The Law Commission's report on the feasibility of reform of the law on joint and several liability is the result of repeated calls for reform. Auditors in particular claim to be paying substantial damages for losses for which they do not view themselves wholly responsible.
The underlying principle of joint and several liability, which the report upholds, is that an innocent plaintiff should bear no risk of not being reimbursed because of the non-payment of damages. Instead, risk is transferred to co-defendants when seeking contribution from defendants who may be insolvent or unidentifiable.
Because professional defendants are viewed as having deep pockets they are seen as soft targets in joint liability cases. As a result, auditors say, the magnitude of some claims is rendering it prohibitive for them to insure against joint liability risks. Therefore they proposed the introduction of proportionate liability in non-personal injury cases.
Proportional liability limits a defendant's liability according to the extent of their negligence. The plaintiff's loss is then divided between the parties to the action according to responsibility, so transferring the risk of an insolvent defendant to the plaintiff.
The key question the report asks is whether it is acceptable to place any risk on the plaintiff. It concludes that there is not enough evidence to suggest that public interest would be better served by proportionate liability. The auditors' arguments fail for four reasons.
Firstly, proportionate liability is unfair because it shifts risk to the innocent plaintiff. This is only acceptable, the report states, in the case of a contributory negligent plaintiff.
Secondly, for a plaintiff to bring successful joint liability action they must show causation for the entire loss. This is described by the report as a “formidable hurdle” for the auditor's argument. It defeats the claim that a defendant who is only 1 per cent liable pays 100 per cent of the damages.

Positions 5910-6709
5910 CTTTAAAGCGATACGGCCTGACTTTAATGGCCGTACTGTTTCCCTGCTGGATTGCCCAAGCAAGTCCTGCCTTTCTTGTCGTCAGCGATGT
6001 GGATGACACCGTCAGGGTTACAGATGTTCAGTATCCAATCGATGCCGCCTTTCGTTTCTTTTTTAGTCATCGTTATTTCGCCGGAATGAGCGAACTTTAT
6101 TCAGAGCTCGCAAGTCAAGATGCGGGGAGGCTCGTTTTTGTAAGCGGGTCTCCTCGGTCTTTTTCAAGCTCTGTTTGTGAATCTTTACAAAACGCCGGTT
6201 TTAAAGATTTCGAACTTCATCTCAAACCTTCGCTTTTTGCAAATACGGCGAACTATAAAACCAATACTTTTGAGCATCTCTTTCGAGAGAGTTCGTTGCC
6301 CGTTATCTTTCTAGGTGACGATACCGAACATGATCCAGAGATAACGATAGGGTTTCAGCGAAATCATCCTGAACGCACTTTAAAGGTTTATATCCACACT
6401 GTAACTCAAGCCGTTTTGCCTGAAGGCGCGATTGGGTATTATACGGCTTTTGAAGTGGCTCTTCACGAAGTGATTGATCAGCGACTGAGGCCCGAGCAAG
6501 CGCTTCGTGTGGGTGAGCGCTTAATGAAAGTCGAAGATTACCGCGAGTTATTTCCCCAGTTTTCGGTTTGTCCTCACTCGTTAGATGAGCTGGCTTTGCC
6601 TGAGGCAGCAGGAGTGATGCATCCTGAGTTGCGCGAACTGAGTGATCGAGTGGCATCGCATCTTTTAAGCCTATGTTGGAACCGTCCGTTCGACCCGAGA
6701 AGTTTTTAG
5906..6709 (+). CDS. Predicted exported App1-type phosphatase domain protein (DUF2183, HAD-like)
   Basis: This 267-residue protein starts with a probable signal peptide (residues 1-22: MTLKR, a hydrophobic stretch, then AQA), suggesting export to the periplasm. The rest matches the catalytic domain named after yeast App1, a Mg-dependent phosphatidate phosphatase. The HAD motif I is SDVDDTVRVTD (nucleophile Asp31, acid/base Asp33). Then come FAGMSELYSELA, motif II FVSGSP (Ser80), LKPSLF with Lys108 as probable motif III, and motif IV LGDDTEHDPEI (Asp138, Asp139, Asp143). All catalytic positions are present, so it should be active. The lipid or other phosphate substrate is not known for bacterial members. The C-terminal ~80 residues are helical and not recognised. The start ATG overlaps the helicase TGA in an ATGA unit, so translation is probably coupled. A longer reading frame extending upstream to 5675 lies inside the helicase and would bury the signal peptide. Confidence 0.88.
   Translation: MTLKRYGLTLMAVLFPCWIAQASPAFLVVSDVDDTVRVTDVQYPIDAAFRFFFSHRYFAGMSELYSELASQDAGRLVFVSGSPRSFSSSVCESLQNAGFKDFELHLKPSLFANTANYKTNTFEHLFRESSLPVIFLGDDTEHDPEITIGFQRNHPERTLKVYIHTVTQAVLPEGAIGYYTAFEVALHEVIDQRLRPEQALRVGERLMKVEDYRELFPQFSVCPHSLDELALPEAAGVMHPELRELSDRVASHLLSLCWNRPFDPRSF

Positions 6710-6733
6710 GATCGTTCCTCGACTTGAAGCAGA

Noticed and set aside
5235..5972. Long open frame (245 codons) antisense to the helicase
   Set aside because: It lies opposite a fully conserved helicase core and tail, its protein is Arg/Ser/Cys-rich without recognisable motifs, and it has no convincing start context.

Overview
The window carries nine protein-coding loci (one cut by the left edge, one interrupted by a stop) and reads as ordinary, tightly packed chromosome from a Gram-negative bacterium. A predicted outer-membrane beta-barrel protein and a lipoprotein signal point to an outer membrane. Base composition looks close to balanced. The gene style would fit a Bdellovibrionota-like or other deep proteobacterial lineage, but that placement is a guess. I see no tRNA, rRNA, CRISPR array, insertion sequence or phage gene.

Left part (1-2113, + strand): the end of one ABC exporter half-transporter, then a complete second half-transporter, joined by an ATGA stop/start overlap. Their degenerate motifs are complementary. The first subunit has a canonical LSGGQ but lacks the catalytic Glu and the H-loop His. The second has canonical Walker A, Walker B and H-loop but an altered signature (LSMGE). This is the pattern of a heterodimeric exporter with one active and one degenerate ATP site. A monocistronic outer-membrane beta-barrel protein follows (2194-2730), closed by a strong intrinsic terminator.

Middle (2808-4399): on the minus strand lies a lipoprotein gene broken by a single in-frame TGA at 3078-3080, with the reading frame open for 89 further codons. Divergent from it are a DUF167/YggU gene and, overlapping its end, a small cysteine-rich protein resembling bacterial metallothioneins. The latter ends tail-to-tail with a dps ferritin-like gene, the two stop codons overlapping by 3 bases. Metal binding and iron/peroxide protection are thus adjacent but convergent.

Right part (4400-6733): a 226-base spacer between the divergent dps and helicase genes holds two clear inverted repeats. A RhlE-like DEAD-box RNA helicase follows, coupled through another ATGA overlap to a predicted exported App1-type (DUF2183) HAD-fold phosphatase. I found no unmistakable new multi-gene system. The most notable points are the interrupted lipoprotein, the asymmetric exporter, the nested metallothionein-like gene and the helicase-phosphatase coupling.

Thirdly, in a proportionate liability case there would be a possible “oddity of the plaintiff being worse off by being the victim of two wrongs”, where one of two defendants brought to court is insolvent.
Finally, the report says “even if one were to recognise that the law operates harshly against a wrongdoer who is only trivially blameworthy”, if a wrongdoer is insolvent, risk should not be borne by the plaintiff.
Since its publication in February there has been criticism by accountants that the report ignores commercial issues. They also say the mooted amendment of section 310 of the Companies Act does not compensate for the failure to reform.
Responses to the report's findings were invited by the DTI and a report on them is anticipated by the end of the year.
The legal profession has been slow to join the debate. However, the Law Society is preparing its response to the report and that is due later this year.